4 Public Housing Authorities That Changed Names and Re-branded


Re-branding is something we hear of a lot in the private sector.  However; government entities do not really do something like that.  The government is a brand so to speak and the various services that are offered need to be clear and easy to access.  In the last 5-10 years, I noticed that several public housing authorities (PHA) in the United States changed their names.  Do you know of other PHAs outside of this article that changed names?  Let us know at info@housing-futures.org  or let us know what you think.  Lets take a look at a few of these agencies and get to the reasons behind why they did this.

  1. Home Forward- Formerly Portland Housing Authority-  This change took place in 2011.  At the time, the Executive Director Steve Rudman said the following,”We continue to grow and be a national leader in affordable housing. In developing the new name and identity, we are harnessing that momentum and re-emphasizing our commitment to engage our residents in moving their lives forward.  Homes are just the beginning of the process.  It is interesting to note that that Home Forward also serves a larger area than Portland.  There seemed to be several driving forces in this name change.
  2. Whittier Falls- Formerly the Dover Housing Authority:  The main motivation for this change at this smaller PHA seemed to be driven by removing stigma for residents.   Executive Director Allan Krans, said the organization will legally remain the Dover Housing Authority (DHA), but it has also registered a trade name of Whittier Falls. Krans said the reason for the change is to protect residents from the negative connotations of words like “projects” and “housing.” You can read the article here.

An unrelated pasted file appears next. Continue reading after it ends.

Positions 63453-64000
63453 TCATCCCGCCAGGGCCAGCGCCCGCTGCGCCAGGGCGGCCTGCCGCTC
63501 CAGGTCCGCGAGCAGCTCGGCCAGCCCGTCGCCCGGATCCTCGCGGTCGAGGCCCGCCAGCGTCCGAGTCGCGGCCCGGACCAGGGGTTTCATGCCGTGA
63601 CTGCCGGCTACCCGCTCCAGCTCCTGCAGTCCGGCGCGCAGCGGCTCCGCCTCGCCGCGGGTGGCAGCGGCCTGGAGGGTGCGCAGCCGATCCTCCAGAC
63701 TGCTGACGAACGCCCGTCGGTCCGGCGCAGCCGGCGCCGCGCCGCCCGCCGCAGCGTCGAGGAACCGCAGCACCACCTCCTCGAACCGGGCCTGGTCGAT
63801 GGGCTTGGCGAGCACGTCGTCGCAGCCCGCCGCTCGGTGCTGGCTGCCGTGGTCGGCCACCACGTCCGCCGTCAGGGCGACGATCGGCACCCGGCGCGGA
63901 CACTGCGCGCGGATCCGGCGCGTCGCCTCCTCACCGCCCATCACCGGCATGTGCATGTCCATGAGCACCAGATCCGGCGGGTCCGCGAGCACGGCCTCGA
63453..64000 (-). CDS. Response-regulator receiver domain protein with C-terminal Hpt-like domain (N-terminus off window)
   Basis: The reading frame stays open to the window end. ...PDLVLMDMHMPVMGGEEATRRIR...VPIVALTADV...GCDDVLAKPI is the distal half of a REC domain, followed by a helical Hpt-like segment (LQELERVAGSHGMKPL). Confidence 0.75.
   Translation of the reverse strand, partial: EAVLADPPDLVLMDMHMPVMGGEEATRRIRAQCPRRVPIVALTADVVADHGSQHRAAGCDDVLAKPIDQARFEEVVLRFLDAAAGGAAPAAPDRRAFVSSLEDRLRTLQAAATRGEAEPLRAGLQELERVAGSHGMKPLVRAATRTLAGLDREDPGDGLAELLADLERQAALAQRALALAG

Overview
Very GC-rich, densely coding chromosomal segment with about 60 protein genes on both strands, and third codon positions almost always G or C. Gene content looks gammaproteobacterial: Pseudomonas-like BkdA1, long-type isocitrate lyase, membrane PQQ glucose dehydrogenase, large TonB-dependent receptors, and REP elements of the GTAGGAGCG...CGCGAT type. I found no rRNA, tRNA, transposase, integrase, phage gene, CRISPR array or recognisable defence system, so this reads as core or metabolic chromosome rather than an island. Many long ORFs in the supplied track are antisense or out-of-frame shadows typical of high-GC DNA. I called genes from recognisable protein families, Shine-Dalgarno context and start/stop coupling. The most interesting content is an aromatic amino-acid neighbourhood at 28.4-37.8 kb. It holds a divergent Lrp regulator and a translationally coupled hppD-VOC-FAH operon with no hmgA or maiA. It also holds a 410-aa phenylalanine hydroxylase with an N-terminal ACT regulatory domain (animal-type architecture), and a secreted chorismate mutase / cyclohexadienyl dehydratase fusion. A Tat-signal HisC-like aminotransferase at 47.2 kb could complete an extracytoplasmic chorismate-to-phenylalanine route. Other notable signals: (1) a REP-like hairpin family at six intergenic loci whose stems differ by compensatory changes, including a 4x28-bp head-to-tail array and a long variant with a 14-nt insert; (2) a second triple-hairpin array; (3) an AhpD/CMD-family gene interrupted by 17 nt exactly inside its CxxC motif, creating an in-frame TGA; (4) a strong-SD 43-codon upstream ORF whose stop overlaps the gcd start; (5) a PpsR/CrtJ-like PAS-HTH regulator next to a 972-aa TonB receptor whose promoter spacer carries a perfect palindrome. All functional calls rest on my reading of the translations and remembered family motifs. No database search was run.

3. Housing Catalyst-Formerly Fort Collins Housing Authority: This PHA picked a really catchy name and the reason for it really matches.  It is as simple as wanting the organization’s name to match its vision.  The vision is for the housing to be a catalyst for change for residents living in the housing there.   There is some interesting work being done in the realm of real estate development and branching out from federal programs at this organization.  It seems like the leadership, staff and board picked a great name for a great organization.
  4. Metro West Housing Solutions-Formerly Lakewood, Colorado Housing Authority:  This PHA has gone from a traditional section 8 shop to a developer of extremely high quality housing. The organization actually sold all of its public housing and now owns/operates 8 times the amount they used to have.  Being innovative in a time of federal budget cuts is a major win in this environment.

What do you think?  Should a PHA re-brand?  Do you think it is a positive thing for the residents, agency and city for something like this to happen?  What are the possible negative sides of doing a re-branding?  We at Housing Futures would love to hear from you at info@housing-futures.org

2 thoughts on “4 Public Housing Authorities That Changed Names and Re-branded

  1. After MANY years most people seeking housing in Portland have figured out what HomeForward is and does; it’s legal name is the Housing Authority of Portland (HAP) which is doing business as (DBA) HomeForward.

    A majority of Commissioners (5) are appointed by the City of Portland, with the remaining appointed by the City of Gresham and Multnomah County. While HomeForward is the premier local housing authority, the Portland MSA has four other housing authorities collectively serving the metro area; Vancouver (in Washington State); Washington County, Clackamas County and Yamhill County all within Oregon.

    The Portland Housing Bureau is the principal financing entity within the City with 14,000 permanently affordable units in its portfolio. The three largest borrowers within the portfolio are REACH CDC; HomeForward and Central City Concern. PHB’s website has a life to date synopsis of production citywide and using Tableau, you can see the pipeline of each entity engaged in the business of affordable housing, locally.

    Interestingly, REACH is a bi-state regional affordable housing provider having merged/acquired Affordable Community Environments (ACE) in Washington State.

    My take: branding needs to fit local values and launched with care to avoid consumer confusion. As professionals we should drive to make access to affordable housing easier, not more difficult.


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